Announced within an official post on The Windows Blog, Microsoft seems elated to relay the news that usage of the Internet Explorer 6 Web browser has dropped below one percent within the United States. Tabulated from data collected by Net Applications, the official Internet Explorer 6 C0untdown site have dropped the usage rate to 0.9 percent in the United States. While the worldwide rate of usage dropped to approximately 7.7 percent, China still leads the world in Internet Explorer 6 usage with just over a fourth of the population active on the Internet still utilizing the old version of the Web browser. South Korea is in second place with 7.2 percent still using IE6 and Japan stand in third place with 5.9 percent.
Other countries that are under the one percent mark are entered into Microsoft’s “Champion’s Circle” and include countries like Czech Republic, Portugal, Philippines, Ukraine, Mexico, Austria, Sweden, Denmark, Poland, Finland and Norway. While developers around the United States are likely applauding the fact that Microsoft’s taking a more active role in updating older versions of the Internet Explorer browser, the 0.9 percent usage rate means roughly two million people in the United States are still using the browser since the country has approximately 245 million Internet users.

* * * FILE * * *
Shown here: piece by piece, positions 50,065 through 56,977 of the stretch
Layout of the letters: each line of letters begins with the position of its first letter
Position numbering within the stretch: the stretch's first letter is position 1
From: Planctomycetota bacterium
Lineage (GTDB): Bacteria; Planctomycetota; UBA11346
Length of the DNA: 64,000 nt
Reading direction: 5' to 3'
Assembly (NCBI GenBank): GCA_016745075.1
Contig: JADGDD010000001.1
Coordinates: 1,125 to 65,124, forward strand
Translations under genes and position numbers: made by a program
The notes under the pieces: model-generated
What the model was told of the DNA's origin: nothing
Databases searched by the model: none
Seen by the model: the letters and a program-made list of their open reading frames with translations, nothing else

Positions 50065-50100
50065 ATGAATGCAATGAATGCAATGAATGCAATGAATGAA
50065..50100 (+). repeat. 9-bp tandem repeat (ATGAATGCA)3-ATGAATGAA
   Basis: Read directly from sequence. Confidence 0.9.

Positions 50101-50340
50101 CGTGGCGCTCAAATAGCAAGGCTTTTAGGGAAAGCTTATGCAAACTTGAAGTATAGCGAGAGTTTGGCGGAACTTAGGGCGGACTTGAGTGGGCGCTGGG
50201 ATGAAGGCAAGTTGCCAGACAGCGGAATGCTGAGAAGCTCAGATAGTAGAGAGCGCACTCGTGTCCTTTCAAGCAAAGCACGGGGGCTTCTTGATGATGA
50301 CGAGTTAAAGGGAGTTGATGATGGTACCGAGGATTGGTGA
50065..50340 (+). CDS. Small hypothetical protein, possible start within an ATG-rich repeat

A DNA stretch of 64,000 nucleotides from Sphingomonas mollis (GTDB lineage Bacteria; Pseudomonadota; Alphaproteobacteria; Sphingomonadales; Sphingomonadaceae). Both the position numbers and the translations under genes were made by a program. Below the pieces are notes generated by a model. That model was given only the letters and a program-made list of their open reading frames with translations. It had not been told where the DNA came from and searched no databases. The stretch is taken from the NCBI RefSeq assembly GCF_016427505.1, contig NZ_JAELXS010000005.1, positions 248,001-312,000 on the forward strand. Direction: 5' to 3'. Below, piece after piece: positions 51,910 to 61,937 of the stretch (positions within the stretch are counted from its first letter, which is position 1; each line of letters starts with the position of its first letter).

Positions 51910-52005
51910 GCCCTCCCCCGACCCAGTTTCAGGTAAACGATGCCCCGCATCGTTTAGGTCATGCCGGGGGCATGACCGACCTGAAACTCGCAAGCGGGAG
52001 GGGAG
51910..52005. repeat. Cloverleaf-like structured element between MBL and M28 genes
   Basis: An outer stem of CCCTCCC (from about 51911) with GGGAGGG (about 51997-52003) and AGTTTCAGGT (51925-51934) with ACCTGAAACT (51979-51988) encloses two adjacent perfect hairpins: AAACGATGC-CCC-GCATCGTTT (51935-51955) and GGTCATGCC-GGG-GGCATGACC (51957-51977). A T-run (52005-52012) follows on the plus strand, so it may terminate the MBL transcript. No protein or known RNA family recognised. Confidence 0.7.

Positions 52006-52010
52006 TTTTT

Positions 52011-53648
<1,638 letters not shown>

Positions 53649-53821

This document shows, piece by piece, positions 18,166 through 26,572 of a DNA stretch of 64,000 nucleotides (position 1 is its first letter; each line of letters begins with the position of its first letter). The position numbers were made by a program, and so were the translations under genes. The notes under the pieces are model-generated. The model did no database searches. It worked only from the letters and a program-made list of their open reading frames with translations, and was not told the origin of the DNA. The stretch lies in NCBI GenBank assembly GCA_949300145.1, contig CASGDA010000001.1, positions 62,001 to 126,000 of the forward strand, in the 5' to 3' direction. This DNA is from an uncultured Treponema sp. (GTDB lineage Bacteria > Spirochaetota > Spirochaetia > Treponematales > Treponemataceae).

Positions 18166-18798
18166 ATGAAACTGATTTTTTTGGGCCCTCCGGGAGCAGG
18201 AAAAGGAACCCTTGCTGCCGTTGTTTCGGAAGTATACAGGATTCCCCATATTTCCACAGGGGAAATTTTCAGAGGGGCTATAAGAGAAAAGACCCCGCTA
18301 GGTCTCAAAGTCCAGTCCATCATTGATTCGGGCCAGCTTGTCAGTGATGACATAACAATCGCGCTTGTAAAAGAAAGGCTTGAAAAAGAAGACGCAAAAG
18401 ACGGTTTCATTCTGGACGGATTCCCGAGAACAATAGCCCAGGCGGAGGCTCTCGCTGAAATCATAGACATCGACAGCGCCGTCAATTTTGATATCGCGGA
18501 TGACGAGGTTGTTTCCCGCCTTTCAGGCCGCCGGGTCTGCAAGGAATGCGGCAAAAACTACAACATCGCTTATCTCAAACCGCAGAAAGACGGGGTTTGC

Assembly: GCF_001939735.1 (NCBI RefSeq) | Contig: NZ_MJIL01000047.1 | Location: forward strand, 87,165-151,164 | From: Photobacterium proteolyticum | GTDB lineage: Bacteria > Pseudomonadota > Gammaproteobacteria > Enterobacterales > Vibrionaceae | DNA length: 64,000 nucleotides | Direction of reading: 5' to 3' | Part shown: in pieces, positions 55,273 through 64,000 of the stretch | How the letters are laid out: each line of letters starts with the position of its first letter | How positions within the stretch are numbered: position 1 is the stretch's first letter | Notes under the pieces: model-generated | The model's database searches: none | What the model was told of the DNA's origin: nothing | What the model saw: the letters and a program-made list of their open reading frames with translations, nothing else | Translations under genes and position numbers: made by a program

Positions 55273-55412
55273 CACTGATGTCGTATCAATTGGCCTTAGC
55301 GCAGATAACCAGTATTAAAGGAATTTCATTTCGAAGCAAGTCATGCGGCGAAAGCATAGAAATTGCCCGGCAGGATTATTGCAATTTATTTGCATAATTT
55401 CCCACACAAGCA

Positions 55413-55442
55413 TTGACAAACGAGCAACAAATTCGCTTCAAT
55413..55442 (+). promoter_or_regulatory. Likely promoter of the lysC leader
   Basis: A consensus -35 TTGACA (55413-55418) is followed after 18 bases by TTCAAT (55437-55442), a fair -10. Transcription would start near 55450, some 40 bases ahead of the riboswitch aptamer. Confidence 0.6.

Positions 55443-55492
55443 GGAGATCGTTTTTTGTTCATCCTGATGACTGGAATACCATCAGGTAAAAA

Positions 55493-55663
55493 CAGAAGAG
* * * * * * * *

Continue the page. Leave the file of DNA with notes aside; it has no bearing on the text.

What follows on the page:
Microsoft also has reason to celebrate about Windows 7 as the operating system made gains over 2011. Windows 7 grew by approximately 13 percent since February 2011 and now takes up about 37 percent market share. Alternatively, Windows XP lost about 11 percent market share during the year and Windows Vista dropped from 11.5 percent in February 2011 to 8.4 percent in December 2011. Microsoft plans to end all support for Windows XP on April 8, 2014 and users cannot use Internet Explorer 9 without first upgrading to either Windows 7 or Windows Vista. While Microsoft still dominates the market with approximately 92 percent market share, Apple’s Mac OS X comprised about five percent of the operating system landscape.
This article was originally posted on Digital Trends
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